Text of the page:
Sweet potatoes are suddenly giving their white-skinned cousins a run for their money. While we certainly can’t pinpoint exactly why, the U.S. Department of Agriculture suggests that sweet potato consumption increased nearly 80 percent between 2000 and 2014 and sweet potatoes continue to gain popularity here and abroad.
Growing consumer demand for sweet potatoes may be due to mounting evidence that they are one of the world’s healthiest foods. Sweet potatoes are higher in beta carotene than many other vegetables and are a tremendous source of potassium, fiber, and vitamins A, C and E.
In October 2015, McDonald’s began trial testing sweet potato fries in Amarillo, Texas. And the North Carolina Sweet Potato Commission recently released two surveys that suggest the super food is finding its way onto restaurant menus more frequently. The findings, published in The Packer, showed:
- About two-thirds of consumers eat sweet potatoes in restaurants — baked, fried, whipped and in gourmet recipes.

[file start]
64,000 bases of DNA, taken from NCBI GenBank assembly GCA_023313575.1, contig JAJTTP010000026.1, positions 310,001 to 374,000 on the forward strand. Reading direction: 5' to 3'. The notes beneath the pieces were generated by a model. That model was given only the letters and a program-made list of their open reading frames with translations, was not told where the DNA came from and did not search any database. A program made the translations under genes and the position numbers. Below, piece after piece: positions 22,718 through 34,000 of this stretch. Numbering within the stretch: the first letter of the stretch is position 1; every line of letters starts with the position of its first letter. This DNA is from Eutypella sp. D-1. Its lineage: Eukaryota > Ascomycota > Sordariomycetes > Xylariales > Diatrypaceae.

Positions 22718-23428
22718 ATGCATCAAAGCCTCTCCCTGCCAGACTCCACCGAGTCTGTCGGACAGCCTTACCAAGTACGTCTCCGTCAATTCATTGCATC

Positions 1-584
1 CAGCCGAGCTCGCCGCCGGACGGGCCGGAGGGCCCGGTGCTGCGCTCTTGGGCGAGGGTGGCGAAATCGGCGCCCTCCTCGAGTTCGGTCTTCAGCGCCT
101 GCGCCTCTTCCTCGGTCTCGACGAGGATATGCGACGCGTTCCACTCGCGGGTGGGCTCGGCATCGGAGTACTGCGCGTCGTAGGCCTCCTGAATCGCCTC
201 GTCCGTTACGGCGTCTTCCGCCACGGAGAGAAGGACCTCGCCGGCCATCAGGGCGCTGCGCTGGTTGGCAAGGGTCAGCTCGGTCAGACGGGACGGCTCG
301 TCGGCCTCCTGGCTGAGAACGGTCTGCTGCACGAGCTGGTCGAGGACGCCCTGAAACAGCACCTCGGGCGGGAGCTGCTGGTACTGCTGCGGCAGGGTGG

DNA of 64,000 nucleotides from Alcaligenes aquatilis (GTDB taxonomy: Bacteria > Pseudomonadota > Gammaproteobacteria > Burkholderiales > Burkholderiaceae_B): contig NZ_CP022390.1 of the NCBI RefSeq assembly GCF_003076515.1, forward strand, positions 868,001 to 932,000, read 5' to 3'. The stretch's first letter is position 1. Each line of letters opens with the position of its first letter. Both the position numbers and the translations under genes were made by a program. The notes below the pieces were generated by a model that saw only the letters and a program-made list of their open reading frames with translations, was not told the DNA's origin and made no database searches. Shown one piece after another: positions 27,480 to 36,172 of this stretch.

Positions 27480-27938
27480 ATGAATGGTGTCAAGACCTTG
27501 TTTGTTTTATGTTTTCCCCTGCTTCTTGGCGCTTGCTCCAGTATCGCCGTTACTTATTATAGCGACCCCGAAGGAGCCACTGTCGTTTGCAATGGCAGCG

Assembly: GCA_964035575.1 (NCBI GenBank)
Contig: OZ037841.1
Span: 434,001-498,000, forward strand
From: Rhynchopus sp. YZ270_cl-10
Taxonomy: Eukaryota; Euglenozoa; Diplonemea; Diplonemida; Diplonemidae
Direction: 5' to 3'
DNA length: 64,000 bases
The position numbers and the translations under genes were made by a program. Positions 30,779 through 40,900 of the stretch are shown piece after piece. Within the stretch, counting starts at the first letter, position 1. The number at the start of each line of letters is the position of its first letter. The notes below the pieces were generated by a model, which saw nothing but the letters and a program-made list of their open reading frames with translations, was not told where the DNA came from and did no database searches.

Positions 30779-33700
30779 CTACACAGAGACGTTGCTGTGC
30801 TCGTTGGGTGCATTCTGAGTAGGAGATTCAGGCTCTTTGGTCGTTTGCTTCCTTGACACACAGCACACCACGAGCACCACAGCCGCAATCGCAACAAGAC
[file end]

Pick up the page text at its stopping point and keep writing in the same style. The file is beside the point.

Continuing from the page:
- About 15 percent of a la carte sweet potato sides are upgrade menu options, netting an average of $1.50 more per order.
- 75 percent of diners believe sweet potatoes are healthy and nutritious. >> Read the full story
Demand for U.S. sweet potatoes is rising in Europe, as well. Exports on all forms of sweet potatoes to Europe reached $92 million in 2015, up 35 percent compared with 2014, according to a news release from the American Sweet Potato Marketing Institute.
The U.S. Department of Agriculture reports that the United Kingdom was the second largest export market for U.S. sweet potatoes in 2015, after Canada. Exports of U.S. fresh and dried sweet potatoes to the UK from January through November 2015 totaled nearly $53 million, up 45 percent compared to the same period in 2014.